A gripping tale of adventure and searing reality, Lucky Boy gives voice to two mothers bound together by their love for one lucky boy. "Sekaran has written a page-turner that’s touching and all too real." —People “A fiercely compassionate story about the bonds and the bounds of motherhood and, ultimately, of love.”—Cristina Henríquez, author of The Book of Unknown Americans Eighteen years old and fizzing with optimism, Solimar Castro-Valdez embarks on a perilous journey across the Mexican border. Weeks later, she arrives in Berkeley, California, dazed by first love found then lost, and pregnant. This was not the plan. Undocumented and unmoored, Soli discovers that her son, Ignacio, can become her touchstone, and motherhood her identity in a world where she’s otherwise invisible. Kavya Reddy has created a beautiful life in Berkeley, but then she can’t get pregnant and that beautiful life seems suddenly empty. When Soli is placed in immigrant detention and Ignacio comes under Kavya’s care, Kavya finally gets to be the singing, story-telling kind of mother she dreamed of being. But she builds her love on a fault line, her heart wrapped around someone else’s child. “Nacho” to Soli, and “Iggy” to Kavya, the boy is steeped in love, but his destiny and that of his two mothers teeters between two worlds as Soli fights to get back to him. Lucky Boy is a moving and revelatory ode to the ever-changing borders of love.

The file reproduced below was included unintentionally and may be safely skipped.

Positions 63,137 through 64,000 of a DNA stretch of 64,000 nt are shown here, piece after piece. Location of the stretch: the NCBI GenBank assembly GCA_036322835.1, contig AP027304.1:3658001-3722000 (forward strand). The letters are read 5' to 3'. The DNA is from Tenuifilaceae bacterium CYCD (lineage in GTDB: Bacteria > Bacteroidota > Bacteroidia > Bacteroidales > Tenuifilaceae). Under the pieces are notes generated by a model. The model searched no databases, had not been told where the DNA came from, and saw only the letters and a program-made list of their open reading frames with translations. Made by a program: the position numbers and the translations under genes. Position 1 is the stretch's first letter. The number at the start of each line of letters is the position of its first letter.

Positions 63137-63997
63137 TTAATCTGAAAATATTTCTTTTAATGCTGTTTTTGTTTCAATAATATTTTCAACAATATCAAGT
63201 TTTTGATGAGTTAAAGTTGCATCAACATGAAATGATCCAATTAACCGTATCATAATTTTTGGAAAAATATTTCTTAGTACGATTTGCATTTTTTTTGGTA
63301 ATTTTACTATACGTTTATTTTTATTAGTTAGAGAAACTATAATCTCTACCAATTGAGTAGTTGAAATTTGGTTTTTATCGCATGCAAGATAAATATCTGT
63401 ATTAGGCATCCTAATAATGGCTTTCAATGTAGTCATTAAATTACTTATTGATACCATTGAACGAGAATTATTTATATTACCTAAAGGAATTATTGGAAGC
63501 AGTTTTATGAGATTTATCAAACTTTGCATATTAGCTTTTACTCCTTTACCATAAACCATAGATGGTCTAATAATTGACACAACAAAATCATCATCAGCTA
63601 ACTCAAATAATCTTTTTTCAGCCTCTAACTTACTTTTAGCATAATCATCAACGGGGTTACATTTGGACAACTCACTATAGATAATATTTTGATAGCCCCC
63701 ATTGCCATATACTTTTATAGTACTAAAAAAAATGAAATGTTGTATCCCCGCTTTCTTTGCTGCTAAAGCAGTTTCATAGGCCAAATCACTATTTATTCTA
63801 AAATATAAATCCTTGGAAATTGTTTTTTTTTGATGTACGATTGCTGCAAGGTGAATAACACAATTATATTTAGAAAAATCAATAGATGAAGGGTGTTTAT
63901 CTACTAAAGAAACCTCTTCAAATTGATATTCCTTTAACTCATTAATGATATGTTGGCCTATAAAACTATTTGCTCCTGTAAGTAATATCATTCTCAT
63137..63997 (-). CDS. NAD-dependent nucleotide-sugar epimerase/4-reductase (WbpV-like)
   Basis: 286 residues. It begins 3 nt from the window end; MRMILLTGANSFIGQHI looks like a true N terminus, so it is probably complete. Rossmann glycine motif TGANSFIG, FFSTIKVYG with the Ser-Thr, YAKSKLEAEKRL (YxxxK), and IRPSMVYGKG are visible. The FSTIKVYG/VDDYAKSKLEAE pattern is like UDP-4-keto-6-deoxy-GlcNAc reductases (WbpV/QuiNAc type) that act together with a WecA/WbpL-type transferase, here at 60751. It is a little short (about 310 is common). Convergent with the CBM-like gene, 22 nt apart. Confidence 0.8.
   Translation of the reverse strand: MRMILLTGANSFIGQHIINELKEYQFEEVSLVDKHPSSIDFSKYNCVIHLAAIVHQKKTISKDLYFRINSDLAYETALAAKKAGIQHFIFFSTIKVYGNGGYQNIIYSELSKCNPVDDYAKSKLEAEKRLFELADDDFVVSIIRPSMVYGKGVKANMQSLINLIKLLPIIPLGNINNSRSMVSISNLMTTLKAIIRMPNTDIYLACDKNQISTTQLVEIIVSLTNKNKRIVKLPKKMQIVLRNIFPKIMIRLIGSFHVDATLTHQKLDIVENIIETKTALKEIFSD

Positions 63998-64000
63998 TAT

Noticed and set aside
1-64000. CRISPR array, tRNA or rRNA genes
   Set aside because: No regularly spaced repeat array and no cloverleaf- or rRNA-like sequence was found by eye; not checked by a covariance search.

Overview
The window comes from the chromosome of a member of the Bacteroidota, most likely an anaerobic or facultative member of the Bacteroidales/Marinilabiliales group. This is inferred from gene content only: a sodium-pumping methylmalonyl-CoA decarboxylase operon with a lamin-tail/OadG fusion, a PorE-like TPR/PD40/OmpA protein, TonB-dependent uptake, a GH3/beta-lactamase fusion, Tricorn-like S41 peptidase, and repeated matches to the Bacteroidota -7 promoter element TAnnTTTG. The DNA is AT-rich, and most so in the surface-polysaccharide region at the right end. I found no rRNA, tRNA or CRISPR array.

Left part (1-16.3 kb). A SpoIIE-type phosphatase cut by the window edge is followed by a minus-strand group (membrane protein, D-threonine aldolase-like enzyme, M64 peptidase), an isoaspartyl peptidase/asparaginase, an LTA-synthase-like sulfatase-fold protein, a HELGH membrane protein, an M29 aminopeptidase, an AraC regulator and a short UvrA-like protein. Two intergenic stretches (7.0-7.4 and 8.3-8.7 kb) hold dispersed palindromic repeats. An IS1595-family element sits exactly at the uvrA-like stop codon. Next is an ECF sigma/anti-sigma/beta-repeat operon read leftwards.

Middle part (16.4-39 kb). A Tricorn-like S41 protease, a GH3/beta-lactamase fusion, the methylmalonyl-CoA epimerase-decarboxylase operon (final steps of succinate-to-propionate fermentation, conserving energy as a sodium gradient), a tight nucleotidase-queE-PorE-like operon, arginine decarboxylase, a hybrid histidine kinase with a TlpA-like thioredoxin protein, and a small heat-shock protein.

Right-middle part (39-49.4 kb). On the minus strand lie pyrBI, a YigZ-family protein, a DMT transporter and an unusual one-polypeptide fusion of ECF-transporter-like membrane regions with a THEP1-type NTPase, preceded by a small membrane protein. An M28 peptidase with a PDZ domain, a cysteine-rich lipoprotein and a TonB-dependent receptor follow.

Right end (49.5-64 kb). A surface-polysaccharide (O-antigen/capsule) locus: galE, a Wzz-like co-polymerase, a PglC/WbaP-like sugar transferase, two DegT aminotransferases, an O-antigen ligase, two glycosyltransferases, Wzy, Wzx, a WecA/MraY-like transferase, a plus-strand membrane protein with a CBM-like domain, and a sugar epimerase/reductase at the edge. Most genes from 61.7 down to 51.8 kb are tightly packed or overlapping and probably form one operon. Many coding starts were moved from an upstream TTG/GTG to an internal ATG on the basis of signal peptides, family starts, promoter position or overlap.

Grange, Florida, is, famous for its miracles-the weeping fiberglass Madonna, the Road-Stain Jesus, the stigmata man. And now it has JoLayne Lucks, unlikely winner of the state lottery. Unfortunately, JoLayne's winning ticket isn't the only one. The other belongs to Bodean Gazzer and his raunchy sidekick, Chub, who want the whole $28 million jackpot to start their own underground militia. But JoLayne Lucks has her own plans for the Lotto money, and when Bode and Chub brutally assault her and steal her ticket, she vows to track them down, take it back-and get revenge. The only one who can help is Tom Krome, a big-city investigative journalist now writing frothy features for a mid-sized newspaper. He is about to become part of a story that's bigger and more bizarre than anything he's ever covered. Chasing two heavily armed psychopaths is reckless enough, but Tom's got other problems-including his fugitive wife and his own growing fondness for the future millionairess with whom he's risking his neck. The pursuit takes them to a buzzard-infested island deep in Florida Bay, where they finally catch up with the fledgling militia-and their baffled hostage, a Hooters waitress. The climax explodes with the hilarious mayhem that is Carl Hiaasen's hallmark. Lucky You is his funniest, most deliriously gripping novel yet. BONUS: This edition includes an excerpt from Carl Hiaasen's Bad Monkey.